It started with a call to the Alzheimer's Association in Dallas. On May 29, David Seyfried phoned the agency's hotline to tell them that his wife, Delores, a 67-year-old Alzeheimer's patient, was "agitated" and waving around a letter opener.
He was expecting advice. What he got a few minutes later was a visit from Lewisville police.
According to a federal lawsuit filed Tuesday in Sherman, LPD Sergeant Courtney Letalien arrived, orange shotgun in hand, as Seyfried was trying to calm his wife in the backyard. Seyfried pleaded with the officer to put the gun away and assured him that, given a few minutes, he was sure he could get her to calm down.
Instead, Letalien and another officer tased Delores twice -- once in the thigh, once in the right buttocks -- and shot her three times with the "less lethal" orange shotgun, presumably firing rubber bullets or beanbags, before they were able to subdue and handcuff her, according to the suit.
Delores suffered a broken wrist and severe bruising. Doctors closed a cut on her chin with stitches. The gash on her head required 17 staples. Seyfried says officers responded to his complaints of excessive force by telling him they'd "saved his ass today."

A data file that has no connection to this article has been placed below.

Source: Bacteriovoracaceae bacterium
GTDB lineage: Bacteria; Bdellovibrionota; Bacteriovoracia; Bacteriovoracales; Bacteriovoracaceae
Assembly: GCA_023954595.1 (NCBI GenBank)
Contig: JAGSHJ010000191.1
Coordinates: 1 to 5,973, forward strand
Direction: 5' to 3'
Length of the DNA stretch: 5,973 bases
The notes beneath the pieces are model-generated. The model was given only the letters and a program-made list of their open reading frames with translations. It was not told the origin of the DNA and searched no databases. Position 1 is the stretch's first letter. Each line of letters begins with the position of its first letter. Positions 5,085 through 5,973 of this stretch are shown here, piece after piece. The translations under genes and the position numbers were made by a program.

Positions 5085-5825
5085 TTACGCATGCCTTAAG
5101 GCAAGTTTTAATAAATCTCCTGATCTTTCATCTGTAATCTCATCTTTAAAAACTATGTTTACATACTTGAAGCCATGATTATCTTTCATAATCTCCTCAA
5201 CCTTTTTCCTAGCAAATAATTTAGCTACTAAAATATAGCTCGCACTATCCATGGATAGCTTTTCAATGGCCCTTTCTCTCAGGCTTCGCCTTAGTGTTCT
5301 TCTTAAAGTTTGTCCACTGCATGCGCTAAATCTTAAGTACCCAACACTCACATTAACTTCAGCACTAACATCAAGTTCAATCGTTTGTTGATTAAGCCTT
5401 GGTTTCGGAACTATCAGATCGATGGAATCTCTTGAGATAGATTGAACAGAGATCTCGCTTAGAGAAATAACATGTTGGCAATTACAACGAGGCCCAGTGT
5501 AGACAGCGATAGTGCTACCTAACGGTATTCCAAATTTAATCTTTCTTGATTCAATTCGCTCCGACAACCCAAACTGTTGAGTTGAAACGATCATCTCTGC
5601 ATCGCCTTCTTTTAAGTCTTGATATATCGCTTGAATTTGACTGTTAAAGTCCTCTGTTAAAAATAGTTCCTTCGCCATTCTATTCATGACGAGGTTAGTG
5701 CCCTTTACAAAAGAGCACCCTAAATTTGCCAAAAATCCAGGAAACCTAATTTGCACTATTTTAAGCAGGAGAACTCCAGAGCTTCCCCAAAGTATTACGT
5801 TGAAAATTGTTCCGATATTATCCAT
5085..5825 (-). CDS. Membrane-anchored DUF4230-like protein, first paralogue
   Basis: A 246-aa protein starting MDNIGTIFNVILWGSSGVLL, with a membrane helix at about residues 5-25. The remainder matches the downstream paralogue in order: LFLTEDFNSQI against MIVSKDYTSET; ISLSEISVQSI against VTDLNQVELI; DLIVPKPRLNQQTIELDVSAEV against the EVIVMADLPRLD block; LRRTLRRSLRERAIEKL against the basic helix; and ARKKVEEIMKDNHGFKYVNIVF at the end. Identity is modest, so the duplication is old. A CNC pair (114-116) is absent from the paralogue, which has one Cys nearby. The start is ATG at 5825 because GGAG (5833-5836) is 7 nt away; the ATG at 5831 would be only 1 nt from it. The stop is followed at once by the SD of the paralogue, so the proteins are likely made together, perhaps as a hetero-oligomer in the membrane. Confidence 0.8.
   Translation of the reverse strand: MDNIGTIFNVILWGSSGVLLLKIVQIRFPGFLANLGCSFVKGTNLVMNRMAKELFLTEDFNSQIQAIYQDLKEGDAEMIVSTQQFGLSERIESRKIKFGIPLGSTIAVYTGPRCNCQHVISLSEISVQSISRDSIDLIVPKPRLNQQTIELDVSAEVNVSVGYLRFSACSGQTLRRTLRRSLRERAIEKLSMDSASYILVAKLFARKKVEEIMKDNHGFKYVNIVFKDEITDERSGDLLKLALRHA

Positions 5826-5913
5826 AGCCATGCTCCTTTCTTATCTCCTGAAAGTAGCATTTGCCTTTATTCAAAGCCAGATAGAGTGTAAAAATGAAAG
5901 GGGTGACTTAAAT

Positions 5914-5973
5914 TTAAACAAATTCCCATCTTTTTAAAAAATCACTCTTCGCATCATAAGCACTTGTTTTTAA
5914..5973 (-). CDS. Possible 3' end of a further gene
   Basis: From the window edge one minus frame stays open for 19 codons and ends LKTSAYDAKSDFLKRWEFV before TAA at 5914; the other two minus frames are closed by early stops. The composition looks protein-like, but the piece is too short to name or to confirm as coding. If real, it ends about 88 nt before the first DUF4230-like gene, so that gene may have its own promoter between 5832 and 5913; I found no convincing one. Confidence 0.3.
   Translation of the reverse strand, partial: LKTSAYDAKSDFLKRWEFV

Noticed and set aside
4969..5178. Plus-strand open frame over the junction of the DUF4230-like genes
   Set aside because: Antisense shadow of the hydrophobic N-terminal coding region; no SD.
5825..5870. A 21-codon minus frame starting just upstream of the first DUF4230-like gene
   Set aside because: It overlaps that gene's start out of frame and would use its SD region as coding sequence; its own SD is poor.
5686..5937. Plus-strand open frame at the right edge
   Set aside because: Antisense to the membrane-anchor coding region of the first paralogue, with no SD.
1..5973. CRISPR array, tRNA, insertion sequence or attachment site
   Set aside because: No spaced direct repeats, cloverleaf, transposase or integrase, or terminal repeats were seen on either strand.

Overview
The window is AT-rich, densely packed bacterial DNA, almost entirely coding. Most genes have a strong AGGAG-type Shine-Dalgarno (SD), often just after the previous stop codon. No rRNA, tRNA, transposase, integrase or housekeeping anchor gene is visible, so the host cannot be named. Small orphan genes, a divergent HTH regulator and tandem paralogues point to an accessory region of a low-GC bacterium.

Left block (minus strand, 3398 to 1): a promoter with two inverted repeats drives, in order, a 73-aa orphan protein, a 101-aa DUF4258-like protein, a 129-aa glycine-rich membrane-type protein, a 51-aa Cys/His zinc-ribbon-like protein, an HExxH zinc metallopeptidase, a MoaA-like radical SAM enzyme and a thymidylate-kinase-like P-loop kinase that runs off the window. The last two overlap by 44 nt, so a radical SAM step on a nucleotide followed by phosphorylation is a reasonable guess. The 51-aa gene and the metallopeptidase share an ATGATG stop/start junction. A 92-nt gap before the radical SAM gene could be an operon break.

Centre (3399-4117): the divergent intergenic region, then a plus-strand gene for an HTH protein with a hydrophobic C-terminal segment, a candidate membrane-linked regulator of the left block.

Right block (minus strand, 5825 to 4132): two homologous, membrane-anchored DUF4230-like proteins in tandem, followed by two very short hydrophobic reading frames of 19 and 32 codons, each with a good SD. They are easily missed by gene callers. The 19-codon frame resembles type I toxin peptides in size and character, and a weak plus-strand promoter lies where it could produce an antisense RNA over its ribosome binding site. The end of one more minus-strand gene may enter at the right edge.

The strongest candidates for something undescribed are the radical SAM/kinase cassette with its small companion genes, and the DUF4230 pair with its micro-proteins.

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The lawsuit alleges that the cops' actions were unreasonable and violated Delores' Fourth Amendment rights.
"No reasonable officer could have believed that such extreme force was necessary to calm a one hundred and twenty-five pound, elderly woman with dementia," it says.
We have a call into Lewisville PD seeking comment. (Update at 2 p.m.:: Lewisville Police Chief Russell Kerbow called to say the department doesn't comment on pending litigation.)
(h/t Courthouse News)